As preparations continue for what's expected to be a star-studded funeral for Whitney Houston, New Jersey police have urged fans to stay away from the private service.

On Thursday, Newark police said that six square blocks around the New Hope Baptist Church, where Houston began singing as a child, would be cordoned off on Saturday and that fans would not be allowed in.

Newark police director Samuel DeMaio advised fans to stay home to watch the funeral, which will be broadcast on TV and streamed online. He also said there would be no procession from Newark's Whigham Funeral Home, where Houston's body is resting, to the church.

However, as of Friday morning, fans and media had already gathered outside the church. 

In New Jersey, devotees have left flowers, photos, messages and other tribute items to the singer at the church, the funeral home and the school renamed for Houston. Fans have appealed for a public memorial where they can also unite to grieve the singer.

The singer's final resting place will be next to her father, John Russell Houston Jr., at the Fairview Cemetery in Westfield, N.J. following Saturday's funeral, a source close to the family told The Associated Press. 

Stars to mourn Houston

The funeral is expected to draw 1,500 guests and a host of famous faces, especially from the music world. Houston, the daughter of singer Cissy Houston and cousin of singer Dionne Warwick, was a prominent figure in the gospel and soul music community.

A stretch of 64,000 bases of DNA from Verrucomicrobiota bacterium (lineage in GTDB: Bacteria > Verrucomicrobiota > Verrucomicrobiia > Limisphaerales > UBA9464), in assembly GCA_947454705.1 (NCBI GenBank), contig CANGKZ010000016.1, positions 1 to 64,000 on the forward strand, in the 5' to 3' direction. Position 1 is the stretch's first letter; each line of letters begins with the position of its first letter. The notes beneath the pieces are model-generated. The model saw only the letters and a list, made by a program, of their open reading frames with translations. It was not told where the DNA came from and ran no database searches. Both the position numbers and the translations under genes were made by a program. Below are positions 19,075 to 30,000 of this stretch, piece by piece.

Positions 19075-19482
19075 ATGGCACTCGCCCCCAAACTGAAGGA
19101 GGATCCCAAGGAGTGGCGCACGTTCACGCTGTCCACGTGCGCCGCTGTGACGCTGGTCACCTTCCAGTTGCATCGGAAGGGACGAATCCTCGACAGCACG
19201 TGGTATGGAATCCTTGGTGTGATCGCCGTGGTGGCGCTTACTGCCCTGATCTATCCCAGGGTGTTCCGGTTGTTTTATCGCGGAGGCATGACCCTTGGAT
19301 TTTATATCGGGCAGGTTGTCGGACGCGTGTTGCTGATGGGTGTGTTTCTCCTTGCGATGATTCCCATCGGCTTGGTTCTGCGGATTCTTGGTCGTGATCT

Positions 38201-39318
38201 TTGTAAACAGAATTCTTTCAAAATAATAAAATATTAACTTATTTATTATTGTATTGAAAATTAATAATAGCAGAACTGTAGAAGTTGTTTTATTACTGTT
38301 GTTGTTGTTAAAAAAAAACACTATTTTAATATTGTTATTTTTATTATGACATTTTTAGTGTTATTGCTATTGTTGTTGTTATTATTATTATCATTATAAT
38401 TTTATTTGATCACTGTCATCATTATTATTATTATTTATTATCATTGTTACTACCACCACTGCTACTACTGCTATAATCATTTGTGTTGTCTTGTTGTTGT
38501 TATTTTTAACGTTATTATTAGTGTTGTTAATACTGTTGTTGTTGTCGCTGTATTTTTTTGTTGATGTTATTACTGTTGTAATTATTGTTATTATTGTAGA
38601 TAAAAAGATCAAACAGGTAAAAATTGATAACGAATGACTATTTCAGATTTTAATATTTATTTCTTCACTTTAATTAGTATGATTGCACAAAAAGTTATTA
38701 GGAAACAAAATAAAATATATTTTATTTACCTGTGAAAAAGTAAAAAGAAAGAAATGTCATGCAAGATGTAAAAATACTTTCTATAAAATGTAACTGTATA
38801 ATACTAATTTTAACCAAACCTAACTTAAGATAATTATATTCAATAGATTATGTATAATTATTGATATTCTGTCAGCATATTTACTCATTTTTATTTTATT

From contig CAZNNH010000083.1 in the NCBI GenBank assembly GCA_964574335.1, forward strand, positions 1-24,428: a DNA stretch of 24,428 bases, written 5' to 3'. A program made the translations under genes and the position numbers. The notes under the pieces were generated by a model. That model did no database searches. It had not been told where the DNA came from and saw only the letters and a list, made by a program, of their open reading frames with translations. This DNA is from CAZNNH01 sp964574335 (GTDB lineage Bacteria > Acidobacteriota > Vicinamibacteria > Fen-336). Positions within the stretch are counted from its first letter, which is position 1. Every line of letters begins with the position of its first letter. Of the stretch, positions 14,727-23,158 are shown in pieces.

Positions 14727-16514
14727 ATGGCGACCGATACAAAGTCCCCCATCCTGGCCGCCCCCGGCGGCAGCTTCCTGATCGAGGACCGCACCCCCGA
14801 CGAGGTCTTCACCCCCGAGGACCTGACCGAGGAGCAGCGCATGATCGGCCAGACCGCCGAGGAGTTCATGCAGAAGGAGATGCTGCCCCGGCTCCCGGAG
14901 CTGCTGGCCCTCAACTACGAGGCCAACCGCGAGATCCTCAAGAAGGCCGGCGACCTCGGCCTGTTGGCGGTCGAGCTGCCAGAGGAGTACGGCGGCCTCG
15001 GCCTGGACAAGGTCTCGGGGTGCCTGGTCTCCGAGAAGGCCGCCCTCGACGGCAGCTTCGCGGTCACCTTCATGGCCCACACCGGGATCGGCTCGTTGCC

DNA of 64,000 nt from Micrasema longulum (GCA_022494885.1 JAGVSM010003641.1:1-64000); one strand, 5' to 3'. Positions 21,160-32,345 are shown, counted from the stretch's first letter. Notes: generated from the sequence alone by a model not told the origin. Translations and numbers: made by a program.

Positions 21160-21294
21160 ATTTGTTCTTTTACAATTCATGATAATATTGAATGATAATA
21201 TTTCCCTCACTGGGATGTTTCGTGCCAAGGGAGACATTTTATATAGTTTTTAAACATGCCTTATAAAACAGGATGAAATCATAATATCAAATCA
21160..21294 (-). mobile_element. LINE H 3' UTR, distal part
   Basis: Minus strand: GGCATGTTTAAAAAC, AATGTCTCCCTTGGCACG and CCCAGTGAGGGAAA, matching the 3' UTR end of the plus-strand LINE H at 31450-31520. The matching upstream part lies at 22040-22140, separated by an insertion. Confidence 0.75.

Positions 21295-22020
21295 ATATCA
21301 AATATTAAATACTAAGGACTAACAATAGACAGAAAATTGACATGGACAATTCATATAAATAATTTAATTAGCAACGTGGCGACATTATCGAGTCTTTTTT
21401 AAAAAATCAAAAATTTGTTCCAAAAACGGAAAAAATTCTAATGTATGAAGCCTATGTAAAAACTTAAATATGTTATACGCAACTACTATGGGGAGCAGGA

Musical greats to sing at the funeral include Stevie Wonder and Aretha Franklin. The Queen of Soul, who was a friend and mentor to the late singer, said in an interview Friday that fans should remember Houston for her artistry rather than her struggles with substance abuse.

Houston's longtime music producer Clive Davis and actor Kevin Costner, her co-star in the film The Bodyguard, are expected to speak during the service. Her ex-husband Bobby Brown is also expected to be in attendance.

Gospel singer and Pastor Marvin Winans — of the prominent, Grammy-winning family of gospel singers — will deliver the eulogy. He presided over Houston's wedding to fellow singer Brown in 1992. The Winans family has long been friends with the Houston clan.

Died on eve of Grammy Awards

Houston, 48, died last Saturday on the eve of the 2012 Grammy Awards, after she was discovered unconscious in a bathtub at the Beverly Hills Hilton Hotel. Her death came just hours before she was slated to perform at a pre-Grammy Awards party.

Authorities said an autopsy found no indications of foul play or signs of trauma, but that it could take weeks before the coroner's office completes toxicology tests and determines the cause of death.

As well dominating the Grammy Awards broadcast, Houston's death triggered a wave of tributes online and impromptu memorials set up by fans in public spaces around the globe.

However, there has also been some backlash.

New Jersey Gov. Chris Christie was criticized for ordering flags flown at half-mast during Houston's funeral, but defended his decision.

In Los Angeles, KFI AM 640 suspended John Kobylt and Ken Chiampou, the controversial hosts of its talk radio program The John and Ken Show, after they called Houston a derogatory term and said on air the singer was "cracked out for 20 years." The pair subsequently issued an apology to Houston's family and their listeners in a statement.

"We made a mistake, and we accept the station's decision," said Kobylt.

With files from The Associated Press